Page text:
In 1941, George Orwell wrote what may stand as the pithiest piece of writing about art and propoganda to date. His essay "The Frontiers of Art and Propaganda" argued that, by the 1930s, it was impossible to be an English writer and not write about politics, however you chose to cloak it. The aesthetic concerns of an earlier age--"art for art's sake," as he called it--were only possible when the climate was not choked with insecurity and political upheaval.
As he put it: "Since 1930 that sense of security has never existed. Hitler and the slump shattered it as the Great War and even the Russian Revolution had failed to shatter it. ... You cannot take a purely aesthetic interest in a disease you are dying from; you cannot feel dispassionately about a man who is about to cut your throat."
I was reminded of this essay when reading Michael Kimmelman's article about Syrian artists, in the New York Times Arts and Leisure section this weekend. Kimmelman uncovers a fascinating undercurrent in contemporary Syrian cultural, arguing that, despite the brief easing of political censorship when Bashar Al-Assad took office in 2000--what's been dubbed the "Damascus Spring"--that openness has resulted in an even less secure place for artists.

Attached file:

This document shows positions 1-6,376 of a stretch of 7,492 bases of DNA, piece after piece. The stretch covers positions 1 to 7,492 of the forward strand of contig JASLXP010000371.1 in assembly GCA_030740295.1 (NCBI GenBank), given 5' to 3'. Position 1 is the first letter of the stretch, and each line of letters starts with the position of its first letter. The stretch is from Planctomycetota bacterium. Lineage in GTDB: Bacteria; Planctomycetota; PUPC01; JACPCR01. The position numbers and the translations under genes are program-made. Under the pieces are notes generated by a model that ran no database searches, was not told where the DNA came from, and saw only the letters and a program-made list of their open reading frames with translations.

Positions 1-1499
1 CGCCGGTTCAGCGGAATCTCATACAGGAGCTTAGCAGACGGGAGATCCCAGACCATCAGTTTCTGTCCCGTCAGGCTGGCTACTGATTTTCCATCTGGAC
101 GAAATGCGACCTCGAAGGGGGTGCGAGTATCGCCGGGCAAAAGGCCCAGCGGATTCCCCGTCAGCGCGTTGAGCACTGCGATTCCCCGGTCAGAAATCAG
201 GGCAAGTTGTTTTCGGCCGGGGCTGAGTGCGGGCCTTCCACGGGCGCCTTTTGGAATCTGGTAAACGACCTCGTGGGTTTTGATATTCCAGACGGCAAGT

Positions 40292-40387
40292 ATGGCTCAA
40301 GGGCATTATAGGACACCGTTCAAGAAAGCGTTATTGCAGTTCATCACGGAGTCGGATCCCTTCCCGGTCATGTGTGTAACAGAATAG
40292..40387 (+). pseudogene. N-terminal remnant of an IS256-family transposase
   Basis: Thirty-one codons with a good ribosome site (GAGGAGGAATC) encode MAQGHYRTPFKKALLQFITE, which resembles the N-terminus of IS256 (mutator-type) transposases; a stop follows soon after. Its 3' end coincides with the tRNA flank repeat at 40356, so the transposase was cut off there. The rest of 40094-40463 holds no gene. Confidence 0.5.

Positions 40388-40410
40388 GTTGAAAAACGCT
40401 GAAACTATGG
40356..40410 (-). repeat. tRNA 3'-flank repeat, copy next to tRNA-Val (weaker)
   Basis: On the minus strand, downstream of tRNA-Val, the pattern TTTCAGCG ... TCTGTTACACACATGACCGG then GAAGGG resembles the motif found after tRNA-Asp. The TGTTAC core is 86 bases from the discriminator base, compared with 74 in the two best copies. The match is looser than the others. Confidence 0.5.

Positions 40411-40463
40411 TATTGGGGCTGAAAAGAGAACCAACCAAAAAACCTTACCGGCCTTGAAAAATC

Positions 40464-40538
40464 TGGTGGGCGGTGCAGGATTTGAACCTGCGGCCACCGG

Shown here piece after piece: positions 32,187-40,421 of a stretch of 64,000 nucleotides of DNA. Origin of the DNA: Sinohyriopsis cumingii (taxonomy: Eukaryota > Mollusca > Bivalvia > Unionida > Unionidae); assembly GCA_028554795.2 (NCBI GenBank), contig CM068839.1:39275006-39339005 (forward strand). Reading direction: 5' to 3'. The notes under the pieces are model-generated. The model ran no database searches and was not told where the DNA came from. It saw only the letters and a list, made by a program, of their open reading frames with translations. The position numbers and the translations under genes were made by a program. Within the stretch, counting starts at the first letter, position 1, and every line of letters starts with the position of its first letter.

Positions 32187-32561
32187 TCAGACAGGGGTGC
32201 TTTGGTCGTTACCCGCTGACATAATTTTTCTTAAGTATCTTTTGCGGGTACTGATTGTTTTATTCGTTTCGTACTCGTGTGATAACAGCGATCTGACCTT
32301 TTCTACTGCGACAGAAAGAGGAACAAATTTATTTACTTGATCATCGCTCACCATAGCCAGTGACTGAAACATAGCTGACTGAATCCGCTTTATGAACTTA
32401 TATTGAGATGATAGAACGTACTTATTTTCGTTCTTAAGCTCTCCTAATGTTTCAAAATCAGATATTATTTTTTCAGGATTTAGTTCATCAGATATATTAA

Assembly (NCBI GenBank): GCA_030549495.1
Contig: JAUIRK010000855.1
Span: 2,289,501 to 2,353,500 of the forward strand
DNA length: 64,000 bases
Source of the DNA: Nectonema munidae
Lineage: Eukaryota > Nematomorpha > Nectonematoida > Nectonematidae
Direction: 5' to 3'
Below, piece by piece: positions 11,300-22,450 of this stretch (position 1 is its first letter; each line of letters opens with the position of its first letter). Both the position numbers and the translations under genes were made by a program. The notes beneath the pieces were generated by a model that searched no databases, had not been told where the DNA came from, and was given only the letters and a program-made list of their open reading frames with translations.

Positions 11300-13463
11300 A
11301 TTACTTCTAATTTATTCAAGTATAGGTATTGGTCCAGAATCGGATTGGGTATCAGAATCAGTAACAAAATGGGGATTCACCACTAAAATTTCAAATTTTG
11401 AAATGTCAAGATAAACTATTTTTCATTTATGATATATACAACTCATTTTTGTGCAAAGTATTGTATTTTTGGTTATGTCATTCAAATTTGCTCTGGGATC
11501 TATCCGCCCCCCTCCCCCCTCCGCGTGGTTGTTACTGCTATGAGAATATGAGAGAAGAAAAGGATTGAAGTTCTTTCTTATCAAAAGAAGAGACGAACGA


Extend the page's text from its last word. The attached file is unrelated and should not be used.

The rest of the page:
"Under Mr. Assad’s father, President Hafez al-Assad, there were clear red lines of intolerance," Kimmelman writes. But "now those lines are no longer clear, increasing, not diminishing, the sense of uneasiness and tendency toward self-censorship."
Art in Syria has therefore become more political, but in the process, diminished its own ability to affect change. Censors won't allow it. Perhaps that is the great bind all political art finds itself in: the more necessary it becomes, the less likely you are apt to see it.
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